TMF In The Field: Re-valuing the contribution of private nature reserves to the Western Cape Protected Area Network

TMF In The Field: Re-valuing the contribution of private nature reserves to the Western Cape Protected Area Network

The Fynbos biome is one of the only in the world entirely restricted to a single country, and as a result there is a responsibility to address the many challenges facing this important ecosystem. One of the key responses is in securing protected areas, allowing for formal protection of these important areas. In the Western Cape province, more than 200 private nature reserves have been declared under provincial conservation ordinance legislation, prior to the enacting of the National Environmental Management: Protected Areas Act, 57 of 2003, as a means of securing critical biodiversity on private land. However, the requirements for establishing private nature reserves under the previous legislation were less stringent than the requirements set out in the Protected Areas Act. As a result, although these properties are formally recognised by the Act as Protected Areas (Nature Reserve category) they remain vulnerable to degradation and/or development, as they are not fully compliant with the requirements of the Act.

As such, CapeNature has recognised the need to “regularise” the private nature reserve network and has included this as a key strategic activity in the Western Cape Protected Area Expansion Strategy. The TMF-funded project, which was initiated in January 2019, aims to take a subset of the set of private nature reserves in the province through a “verification and validation” process, to ensure that each has i) a formally appointed management authority, ii) an approved management plan, and iii) the required title deed endorsement as set out in the Act. In this manner they will form a valuable contribution to the protected area network, managed according to recognised standards, and securing threatened fynbos habitat.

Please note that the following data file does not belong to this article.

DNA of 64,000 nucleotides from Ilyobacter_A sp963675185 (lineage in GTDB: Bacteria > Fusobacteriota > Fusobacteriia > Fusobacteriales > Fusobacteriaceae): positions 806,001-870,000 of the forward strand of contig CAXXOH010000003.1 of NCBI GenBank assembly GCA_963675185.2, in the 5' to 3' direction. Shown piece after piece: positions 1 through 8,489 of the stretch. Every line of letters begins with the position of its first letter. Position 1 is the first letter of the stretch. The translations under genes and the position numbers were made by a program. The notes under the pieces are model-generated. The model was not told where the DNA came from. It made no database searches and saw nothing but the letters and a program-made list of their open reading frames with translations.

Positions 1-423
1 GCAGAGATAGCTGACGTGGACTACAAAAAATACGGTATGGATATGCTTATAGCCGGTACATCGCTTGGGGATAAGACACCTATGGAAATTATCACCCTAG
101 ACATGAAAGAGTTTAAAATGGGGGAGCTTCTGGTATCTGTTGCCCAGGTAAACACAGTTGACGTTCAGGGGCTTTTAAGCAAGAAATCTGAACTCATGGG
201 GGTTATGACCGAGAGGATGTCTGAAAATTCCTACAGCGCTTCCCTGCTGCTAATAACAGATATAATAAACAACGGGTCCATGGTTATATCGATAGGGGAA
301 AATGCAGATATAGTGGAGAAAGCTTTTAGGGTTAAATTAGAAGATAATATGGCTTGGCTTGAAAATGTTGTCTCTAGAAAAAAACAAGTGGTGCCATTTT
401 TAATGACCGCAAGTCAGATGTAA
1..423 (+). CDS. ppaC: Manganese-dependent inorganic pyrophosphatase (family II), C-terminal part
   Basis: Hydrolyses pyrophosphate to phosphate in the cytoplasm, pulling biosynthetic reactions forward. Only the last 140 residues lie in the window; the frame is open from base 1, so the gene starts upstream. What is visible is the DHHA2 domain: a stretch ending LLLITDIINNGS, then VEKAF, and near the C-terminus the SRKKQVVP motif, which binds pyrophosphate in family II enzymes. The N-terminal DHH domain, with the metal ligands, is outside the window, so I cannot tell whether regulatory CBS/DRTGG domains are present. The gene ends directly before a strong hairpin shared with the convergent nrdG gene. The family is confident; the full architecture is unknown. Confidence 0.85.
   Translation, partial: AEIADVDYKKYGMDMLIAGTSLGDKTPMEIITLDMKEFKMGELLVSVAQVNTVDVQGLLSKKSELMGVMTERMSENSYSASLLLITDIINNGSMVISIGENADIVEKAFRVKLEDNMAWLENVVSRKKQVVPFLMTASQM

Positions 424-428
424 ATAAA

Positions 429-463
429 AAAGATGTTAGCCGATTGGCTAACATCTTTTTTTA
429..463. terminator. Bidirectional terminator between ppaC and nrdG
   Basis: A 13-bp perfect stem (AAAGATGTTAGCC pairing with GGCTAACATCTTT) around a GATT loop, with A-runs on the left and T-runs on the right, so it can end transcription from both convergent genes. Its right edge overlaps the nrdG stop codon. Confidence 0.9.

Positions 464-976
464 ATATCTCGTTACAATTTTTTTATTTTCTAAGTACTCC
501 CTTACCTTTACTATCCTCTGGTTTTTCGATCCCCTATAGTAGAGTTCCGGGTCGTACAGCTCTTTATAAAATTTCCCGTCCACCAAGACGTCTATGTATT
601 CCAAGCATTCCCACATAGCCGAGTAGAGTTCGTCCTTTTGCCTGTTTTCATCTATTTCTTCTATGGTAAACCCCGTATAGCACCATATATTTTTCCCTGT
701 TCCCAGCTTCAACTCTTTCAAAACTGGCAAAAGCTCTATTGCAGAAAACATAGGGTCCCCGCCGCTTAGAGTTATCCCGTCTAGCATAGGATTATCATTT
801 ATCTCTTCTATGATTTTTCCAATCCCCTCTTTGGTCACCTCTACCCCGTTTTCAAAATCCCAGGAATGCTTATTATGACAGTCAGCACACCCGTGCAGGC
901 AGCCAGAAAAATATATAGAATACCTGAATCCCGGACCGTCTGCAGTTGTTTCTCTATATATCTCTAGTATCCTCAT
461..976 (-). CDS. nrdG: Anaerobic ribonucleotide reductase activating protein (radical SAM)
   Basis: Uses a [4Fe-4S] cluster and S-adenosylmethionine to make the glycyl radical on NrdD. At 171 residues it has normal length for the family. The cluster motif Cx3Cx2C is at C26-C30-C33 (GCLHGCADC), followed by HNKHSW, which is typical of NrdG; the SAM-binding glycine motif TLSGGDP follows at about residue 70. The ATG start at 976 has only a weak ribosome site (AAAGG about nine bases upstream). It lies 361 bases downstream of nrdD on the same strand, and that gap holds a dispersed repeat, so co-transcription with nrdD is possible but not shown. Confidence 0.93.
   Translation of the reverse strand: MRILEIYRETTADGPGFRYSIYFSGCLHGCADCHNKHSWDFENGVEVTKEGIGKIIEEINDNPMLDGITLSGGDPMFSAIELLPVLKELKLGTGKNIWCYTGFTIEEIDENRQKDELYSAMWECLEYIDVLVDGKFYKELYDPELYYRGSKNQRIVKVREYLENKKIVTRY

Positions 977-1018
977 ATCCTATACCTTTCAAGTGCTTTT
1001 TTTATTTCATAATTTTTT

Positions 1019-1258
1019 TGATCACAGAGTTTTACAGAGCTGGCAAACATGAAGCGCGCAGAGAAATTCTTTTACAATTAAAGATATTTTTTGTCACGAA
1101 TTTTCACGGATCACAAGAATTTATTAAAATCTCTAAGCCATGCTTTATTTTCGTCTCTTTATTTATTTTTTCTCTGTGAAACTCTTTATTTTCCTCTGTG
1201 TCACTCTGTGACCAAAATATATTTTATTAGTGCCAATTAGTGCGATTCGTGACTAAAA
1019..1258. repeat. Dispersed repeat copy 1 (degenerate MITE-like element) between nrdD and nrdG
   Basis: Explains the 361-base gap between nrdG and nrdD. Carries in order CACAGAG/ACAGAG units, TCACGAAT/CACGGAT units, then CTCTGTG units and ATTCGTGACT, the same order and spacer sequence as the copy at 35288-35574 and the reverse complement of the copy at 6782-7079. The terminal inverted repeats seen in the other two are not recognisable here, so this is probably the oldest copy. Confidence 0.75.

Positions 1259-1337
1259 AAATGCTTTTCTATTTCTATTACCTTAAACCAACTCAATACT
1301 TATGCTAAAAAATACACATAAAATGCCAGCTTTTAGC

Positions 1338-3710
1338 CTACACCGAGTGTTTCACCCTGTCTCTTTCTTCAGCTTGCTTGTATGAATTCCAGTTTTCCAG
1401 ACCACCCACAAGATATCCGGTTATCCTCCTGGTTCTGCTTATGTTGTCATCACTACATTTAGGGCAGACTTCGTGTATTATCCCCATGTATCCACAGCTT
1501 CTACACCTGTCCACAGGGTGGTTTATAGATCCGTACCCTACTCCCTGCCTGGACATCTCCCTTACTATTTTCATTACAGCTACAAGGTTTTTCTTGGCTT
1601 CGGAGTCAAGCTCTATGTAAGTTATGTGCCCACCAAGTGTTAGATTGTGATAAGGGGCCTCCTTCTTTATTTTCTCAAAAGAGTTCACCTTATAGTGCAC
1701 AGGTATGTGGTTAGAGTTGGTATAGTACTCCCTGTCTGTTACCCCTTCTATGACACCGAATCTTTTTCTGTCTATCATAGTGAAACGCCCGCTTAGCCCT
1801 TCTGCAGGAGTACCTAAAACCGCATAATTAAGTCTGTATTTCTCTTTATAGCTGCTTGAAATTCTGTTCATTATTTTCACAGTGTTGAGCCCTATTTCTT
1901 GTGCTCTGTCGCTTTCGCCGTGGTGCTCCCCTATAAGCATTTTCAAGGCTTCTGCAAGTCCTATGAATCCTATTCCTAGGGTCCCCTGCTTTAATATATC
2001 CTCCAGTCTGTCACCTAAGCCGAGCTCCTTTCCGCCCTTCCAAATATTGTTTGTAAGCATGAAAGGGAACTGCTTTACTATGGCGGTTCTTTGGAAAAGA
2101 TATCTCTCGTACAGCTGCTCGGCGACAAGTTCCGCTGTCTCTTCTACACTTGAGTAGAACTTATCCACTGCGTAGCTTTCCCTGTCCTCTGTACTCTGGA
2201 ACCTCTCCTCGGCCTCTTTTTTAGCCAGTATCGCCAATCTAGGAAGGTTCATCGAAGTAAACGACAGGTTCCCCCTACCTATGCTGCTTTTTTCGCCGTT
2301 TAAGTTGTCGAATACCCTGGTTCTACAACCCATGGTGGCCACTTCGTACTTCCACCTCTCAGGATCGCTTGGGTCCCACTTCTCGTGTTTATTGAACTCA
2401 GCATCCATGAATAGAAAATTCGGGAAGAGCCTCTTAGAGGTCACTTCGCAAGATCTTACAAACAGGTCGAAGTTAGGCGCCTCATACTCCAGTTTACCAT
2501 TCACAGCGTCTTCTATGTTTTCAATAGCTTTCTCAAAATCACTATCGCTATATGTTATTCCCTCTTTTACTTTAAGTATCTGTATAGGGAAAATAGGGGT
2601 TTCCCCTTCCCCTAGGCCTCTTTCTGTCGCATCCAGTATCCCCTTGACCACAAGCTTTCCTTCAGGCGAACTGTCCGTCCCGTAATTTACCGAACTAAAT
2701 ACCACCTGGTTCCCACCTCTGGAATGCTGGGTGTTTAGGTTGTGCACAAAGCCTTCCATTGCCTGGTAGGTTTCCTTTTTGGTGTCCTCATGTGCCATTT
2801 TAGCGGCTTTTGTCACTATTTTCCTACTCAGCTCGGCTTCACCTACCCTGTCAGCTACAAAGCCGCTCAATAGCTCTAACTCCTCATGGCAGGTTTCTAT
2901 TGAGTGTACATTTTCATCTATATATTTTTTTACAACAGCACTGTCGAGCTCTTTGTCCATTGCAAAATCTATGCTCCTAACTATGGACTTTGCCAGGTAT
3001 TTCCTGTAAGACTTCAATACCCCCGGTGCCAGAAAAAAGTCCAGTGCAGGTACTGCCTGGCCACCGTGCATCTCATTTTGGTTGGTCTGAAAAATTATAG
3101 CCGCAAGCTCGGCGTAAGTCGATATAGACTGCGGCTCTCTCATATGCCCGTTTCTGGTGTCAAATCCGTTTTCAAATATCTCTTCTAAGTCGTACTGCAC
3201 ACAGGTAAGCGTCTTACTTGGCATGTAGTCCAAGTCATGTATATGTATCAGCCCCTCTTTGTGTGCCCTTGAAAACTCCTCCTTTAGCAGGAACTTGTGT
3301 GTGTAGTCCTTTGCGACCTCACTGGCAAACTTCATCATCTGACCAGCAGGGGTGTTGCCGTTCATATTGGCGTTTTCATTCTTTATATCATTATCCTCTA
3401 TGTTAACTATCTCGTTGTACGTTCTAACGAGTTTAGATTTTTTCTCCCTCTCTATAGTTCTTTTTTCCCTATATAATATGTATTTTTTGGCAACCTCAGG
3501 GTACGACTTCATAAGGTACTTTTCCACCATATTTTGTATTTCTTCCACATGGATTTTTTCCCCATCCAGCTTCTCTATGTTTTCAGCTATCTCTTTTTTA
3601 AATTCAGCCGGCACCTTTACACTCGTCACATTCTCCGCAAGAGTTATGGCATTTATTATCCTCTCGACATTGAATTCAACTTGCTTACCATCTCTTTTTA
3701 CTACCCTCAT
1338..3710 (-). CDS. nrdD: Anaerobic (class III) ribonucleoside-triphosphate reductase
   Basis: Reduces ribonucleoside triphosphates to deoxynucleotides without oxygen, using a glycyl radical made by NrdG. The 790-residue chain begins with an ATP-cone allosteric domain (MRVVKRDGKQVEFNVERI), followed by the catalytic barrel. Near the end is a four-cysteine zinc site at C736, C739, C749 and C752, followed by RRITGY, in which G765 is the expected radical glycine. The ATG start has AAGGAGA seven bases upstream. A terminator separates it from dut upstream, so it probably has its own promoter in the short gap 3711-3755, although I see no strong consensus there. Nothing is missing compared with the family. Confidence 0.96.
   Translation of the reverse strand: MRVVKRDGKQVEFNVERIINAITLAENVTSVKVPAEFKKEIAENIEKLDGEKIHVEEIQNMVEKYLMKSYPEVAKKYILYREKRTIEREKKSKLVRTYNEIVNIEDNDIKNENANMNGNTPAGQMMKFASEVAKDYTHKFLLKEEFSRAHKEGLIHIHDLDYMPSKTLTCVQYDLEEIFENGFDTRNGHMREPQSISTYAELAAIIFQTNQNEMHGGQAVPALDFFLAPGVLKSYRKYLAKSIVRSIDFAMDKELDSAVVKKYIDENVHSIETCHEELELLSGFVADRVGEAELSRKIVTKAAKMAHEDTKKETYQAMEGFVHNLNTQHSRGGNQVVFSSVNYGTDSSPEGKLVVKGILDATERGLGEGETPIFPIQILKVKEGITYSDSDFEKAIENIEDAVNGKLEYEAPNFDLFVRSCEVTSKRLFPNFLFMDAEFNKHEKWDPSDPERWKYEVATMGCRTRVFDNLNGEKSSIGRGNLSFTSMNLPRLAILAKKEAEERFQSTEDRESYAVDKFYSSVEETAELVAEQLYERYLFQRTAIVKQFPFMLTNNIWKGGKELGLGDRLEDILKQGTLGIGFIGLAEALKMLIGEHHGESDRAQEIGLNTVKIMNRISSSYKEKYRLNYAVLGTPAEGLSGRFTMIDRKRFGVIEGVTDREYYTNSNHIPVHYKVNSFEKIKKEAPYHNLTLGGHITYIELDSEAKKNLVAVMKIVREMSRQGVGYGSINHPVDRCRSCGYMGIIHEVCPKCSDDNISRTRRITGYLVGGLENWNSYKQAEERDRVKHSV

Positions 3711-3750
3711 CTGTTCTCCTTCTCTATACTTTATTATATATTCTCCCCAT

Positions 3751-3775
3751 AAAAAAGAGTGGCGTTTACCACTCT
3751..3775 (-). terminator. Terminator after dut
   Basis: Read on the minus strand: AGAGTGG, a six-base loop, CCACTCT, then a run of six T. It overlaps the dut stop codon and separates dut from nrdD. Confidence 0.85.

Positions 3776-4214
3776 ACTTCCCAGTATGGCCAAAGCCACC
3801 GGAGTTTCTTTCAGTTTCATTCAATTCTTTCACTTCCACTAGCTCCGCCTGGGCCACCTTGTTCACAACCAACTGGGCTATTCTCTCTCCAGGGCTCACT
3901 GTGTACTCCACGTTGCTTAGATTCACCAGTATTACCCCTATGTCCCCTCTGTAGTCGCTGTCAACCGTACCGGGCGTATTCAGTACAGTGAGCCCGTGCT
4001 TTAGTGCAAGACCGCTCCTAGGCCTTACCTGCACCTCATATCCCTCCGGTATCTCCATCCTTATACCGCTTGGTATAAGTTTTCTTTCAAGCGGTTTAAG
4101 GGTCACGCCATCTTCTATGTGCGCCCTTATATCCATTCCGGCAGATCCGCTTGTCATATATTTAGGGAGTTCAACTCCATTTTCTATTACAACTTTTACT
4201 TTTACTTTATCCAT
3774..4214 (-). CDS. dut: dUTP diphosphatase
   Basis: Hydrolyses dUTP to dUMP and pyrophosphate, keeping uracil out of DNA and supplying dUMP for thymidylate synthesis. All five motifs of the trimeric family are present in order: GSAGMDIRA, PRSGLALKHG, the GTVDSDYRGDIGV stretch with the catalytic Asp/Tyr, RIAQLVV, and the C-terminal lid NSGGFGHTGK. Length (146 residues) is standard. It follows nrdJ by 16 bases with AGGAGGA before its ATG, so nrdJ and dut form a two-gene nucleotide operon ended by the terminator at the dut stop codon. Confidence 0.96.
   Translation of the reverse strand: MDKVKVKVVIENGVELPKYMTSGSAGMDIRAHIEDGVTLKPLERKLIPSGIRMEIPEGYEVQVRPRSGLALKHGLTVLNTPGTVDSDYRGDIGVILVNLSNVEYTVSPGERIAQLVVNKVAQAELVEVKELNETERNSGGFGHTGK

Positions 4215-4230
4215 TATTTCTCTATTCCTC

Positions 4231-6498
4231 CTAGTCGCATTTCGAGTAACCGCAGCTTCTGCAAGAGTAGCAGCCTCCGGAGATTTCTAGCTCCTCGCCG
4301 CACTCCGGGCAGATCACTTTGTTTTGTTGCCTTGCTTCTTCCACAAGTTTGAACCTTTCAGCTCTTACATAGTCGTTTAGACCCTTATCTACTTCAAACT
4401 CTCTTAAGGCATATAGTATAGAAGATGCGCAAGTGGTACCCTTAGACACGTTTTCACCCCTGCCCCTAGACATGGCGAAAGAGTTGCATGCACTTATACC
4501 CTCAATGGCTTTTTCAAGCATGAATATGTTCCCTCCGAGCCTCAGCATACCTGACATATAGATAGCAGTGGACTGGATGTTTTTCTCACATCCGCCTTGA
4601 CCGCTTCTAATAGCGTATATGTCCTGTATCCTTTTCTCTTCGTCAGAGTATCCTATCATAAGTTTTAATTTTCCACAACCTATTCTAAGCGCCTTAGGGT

The project is currently working with 92 private nature reserves across the province, covering approximately 233,500ha. Conservation Outcomes is supporting CapeNature’s stewardship and regional staff to implement this project, engaging with the various owners of these private nature reserves, to develop the necessary documentation and support systems to ensure that they are compliant with the Protected Areas Act. CapeNature has provided their full support to this project, which Conservation Outcomes feels is the reason for the great progress being shown, even during these difficult times.

By Kevin McCann – Conservation Outcomes

Table Mountain Fund

Launched by Sir Edmund Hillary, The Table Mountain Fund is a capital Conservation Trust Fund that develops and funds projects to protect and restore the world-famous natural heritage of the Cape, known as the Fynbos.

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